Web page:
Staff Publications

Staff Publications

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    'Staff publications' is the digital repository of Wageningen University & Research

    'Staff publications' contains references to publications authored by Wageningen University staff from 1976 onward.

    Publications authored by the staff of the Research Institutes are available from 1995 onwards.

    Full text documents are added when available. The database is updated daily and currently holds about 240,000 items, of which 72,000 in open access.

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Record number 506723
Title A four-country ring test of nontarget effects of ivermectin residues on the function of coprophilous communities of arthropods in breaking down livestock dung
Author(s) Tixier, Thomas; Blanckenhorn, Wolf U.; Lahr, Joost; Floate, Kevin; Scheffczyk, Adam; Düring, Rolf Alexander; Wohde, Manuel; Römbke, Jörg; Lumaret, Jean Pierre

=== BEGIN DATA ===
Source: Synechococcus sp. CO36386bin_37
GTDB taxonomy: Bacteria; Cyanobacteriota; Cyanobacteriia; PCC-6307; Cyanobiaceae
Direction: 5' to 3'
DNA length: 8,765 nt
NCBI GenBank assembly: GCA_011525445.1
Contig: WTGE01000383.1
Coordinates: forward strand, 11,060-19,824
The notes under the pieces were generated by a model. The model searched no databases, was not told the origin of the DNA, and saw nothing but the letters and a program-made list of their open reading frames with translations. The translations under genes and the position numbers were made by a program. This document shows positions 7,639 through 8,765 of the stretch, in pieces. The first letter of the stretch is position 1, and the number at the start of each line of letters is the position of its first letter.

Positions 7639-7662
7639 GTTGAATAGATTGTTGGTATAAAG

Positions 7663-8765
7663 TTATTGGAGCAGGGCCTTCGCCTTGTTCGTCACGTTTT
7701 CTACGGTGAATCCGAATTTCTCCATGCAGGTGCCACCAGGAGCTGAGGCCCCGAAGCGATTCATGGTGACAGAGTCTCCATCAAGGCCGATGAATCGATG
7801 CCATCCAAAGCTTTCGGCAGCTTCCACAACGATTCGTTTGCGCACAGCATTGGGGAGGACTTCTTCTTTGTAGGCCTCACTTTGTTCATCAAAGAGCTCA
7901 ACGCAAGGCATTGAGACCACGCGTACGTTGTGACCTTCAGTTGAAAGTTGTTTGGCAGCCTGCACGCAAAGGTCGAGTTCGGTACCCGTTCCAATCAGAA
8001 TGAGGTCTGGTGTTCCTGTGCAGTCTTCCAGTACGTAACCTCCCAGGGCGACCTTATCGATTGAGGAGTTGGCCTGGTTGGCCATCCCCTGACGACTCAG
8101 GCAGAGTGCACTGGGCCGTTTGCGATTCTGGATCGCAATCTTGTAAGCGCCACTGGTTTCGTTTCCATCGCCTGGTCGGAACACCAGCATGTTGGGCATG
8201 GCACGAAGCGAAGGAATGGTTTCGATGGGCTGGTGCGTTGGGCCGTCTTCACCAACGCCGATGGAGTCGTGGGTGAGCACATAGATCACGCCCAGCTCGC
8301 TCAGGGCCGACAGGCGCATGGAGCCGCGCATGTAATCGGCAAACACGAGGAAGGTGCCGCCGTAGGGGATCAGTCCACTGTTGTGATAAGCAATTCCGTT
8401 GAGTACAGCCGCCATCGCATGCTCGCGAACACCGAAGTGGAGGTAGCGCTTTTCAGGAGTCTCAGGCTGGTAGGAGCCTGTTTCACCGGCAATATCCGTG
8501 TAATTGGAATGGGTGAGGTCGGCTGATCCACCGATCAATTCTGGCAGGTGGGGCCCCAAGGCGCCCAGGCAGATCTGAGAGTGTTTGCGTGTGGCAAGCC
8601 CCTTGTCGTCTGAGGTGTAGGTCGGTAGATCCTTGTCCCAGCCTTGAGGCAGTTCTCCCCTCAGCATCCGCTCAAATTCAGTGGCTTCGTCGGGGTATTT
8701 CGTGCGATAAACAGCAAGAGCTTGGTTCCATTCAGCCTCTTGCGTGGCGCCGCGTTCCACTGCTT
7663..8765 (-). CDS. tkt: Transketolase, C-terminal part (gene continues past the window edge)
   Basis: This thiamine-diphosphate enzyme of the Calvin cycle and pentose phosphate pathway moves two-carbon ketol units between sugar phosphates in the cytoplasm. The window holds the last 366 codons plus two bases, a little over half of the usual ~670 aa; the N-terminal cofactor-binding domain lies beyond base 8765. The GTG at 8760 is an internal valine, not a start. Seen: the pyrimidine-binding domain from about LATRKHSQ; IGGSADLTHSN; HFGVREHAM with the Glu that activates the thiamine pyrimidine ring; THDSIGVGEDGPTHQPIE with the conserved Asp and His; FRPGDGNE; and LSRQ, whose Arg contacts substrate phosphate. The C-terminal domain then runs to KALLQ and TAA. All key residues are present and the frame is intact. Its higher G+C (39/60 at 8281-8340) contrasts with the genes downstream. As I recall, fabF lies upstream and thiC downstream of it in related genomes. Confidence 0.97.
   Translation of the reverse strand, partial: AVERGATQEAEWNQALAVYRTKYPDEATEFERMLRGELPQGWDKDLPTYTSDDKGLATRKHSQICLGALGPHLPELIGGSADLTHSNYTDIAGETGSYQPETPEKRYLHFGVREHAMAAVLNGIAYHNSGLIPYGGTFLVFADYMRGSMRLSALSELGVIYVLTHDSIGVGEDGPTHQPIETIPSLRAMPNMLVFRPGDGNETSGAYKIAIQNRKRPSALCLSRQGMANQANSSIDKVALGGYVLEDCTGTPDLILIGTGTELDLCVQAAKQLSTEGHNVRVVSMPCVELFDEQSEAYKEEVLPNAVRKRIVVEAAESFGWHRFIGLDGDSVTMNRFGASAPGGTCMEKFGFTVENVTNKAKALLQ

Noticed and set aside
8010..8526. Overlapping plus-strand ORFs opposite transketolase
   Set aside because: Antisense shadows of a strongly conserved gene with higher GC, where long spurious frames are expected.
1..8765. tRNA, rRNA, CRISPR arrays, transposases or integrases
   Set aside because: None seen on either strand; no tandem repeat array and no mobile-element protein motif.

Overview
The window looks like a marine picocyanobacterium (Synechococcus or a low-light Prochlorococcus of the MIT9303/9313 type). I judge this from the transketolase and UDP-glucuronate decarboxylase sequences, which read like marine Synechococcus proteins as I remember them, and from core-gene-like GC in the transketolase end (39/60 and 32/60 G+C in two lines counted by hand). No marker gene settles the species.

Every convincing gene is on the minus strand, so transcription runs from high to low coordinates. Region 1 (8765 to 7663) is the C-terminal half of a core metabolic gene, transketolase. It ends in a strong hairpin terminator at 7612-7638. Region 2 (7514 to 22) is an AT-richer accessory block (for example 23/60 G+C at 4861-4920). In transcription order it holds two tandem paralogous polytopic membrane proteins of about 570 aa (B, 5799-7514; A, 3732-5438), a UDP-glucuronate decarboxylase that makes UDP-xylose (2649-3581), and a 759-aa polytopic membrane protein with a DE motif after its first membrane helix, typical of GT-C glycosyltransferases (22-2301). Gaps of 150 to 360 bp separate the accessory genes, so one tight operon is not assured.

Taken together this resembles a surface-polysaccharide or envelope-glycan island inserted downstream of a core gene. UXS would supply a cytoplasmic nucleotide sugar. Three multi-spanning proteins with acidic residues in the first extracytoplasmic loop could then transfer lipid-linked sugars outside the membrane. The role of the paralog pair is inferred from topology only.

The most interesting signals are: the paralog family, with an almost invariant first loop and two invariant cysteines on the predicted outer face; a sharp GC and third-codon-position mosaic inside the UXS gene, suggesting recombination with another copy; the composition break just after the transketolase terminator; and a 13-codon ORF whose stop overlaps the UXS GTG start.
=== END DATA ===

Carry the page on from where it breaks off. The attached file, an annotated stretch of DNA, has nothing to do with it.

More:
Source Environmental Toxicology and Chemistry 35 (2016)8. - ISSN 0730-7268 - p. 1953 - 1958.
Department(s) Alterra - Animal ecology
Publication type Refereed Article in a scientific journal
Publication year 2016
Keyword(s) Degradation - Ecotoxicology - Functioning - Veterinary products

By degrading the dung of livestock that graze on pastures, coprophilous arthropods accelerate the cycling of nutrients to maintain pasture quality. Many veterinary medicinal products, such as ivermectin, are excreted unchanged in the dung of treated livestock. These residues can be insecticidal and may reduce the function (i.e., dung-degradation) of the coprophilous community. In the present study, we used a standard method to monitor the degradation of dung from cattle treated with ivermectin. The present study was performed during a 1-yr period on pastures in Canada, France, The Netherlands, and Switzerland. Large effects of residue were detected on the coprophilous community, but degradation of dung was not significantly hampered. The results emphasize that failure to detect an effect of veterinary medicinal product residues on dung-degradation does not mean that the residues do not affect the coprophilous community. Rather, insect activity is only one of many factors that affect degradation, and these other factors may mask the nontarget effect of residues.

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